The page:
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Chronic Valvular Heart Disease in Cats

By: PetPlace Veterinarians

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Optimal treatment for your pet requires a combination of home and professional veterinary care. Follow-up can be critical. Administer prescribed medications as directed, and be certain to contact your veterinarian if you are experiencing problems treating your pet. Remember: Inability to medicate is a common reason for treatment failure. Follow-up veterinary care for valvular heart disease often includes the following recommendations:

  • Observe your cat's general activity level, appetite and interest. These are quality-of-life issues of importance to you and your cat.

  • Watch your cat for labored, rapid breathing or coughing.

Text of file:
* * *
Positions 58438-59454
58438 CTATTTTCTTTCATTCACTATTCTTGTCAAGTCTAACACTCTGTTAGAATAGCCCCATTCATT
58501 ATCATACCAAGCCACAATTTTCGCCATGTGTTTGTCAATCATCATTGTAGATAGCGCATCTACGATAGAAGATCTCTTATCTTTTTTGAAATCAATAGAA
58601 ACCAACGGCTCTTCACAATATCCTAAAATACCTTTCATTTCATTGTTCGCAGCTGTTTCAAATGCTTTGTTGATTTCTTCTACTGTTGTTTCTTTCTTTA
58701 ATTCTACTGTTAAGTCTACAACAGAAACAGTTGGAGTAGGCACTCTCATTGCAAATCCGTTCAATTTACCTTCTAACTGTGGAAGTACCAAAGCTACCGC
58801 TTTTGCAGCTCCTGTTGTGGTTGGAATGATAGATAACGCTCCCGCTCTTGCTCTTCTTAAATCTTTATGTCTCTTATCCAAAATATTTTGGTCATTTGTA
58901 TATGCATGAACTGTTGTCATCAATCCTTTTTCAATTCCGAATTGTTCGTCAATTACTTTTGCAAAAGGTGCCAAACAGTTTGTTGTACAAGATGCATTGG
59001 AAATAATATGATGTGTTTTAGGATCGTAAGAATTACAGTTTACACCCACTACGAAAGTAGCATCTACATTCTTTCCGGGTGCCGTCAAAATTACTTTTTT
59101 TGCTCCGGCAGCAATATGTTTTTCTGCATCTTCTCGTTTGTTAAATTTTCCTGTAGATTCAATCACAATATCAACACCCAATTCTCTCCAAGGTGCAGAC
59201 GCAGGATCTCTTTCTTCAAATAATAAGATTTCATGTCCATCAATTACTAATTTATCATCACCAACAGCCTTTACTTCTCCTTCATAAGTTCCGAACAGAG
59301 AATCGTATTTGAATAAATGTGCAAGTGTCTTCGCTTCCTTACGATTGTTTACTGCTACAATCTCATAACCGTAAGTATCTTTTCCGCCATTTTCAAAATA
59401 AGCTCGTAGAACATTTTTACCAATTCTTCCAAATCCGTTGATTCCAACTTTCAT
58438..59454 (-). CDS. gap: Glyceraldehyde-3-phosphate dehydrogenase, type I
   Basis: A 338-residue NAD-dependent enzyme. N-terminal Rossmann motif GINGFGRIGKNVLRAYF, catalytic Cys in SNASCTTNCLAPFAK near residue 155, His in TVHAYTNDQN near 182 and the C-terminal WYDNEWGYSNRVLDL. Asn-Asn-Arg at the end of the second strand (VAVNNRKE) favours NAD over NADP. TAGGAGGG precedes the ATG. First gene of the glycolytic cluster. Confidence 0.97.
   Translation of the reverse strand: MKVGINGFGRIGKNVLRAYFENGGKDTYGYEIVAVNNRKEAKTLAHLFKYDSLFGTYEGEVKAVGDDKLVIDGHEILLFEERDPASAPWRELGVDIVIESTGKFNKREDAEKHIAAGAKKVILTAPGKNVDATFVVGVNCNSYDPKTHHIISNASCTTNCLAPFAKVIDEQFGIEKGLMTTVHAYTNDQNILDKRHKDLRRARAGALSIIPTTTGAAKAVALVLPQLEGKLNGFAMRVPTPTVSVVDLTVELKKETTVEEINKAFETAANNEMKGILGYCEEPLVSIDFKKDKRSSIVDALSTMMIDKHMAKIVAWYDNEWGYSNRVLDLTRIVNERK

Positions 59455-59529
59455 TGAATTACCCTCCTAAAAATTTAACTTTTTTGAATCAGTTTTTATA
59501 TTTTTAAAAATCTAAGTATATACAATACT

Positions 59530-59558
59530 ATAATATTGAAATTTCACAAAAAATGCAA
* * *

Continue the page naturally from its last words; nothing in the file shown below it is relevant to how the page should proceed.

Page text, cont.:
• If possible, learn to take a respiratory (breathing) rate when your cat is resting (ask your veterinarian about this). Schedule regular veterinary visits to monitor the condition.

  • Chest X-rays may be needed to monitor of your pet's response to therapy, especially when there is fluid accumulation in the chest cavity.

  • Blood samples should be checked periodically to monitor the effect of drugs on the kidneys and blood chemistries (such as potassium).

  • Arterial blood pressure measurements should be done periodically, especially if your cat is receiving diuretics (furosemide) or ACE inhibitors like enalapril or benazepril.

  • Of course, the precise follow-up depends on the severity of your cat's disease, response to therapy, your veterinarian's recommendations, as well as your own views.

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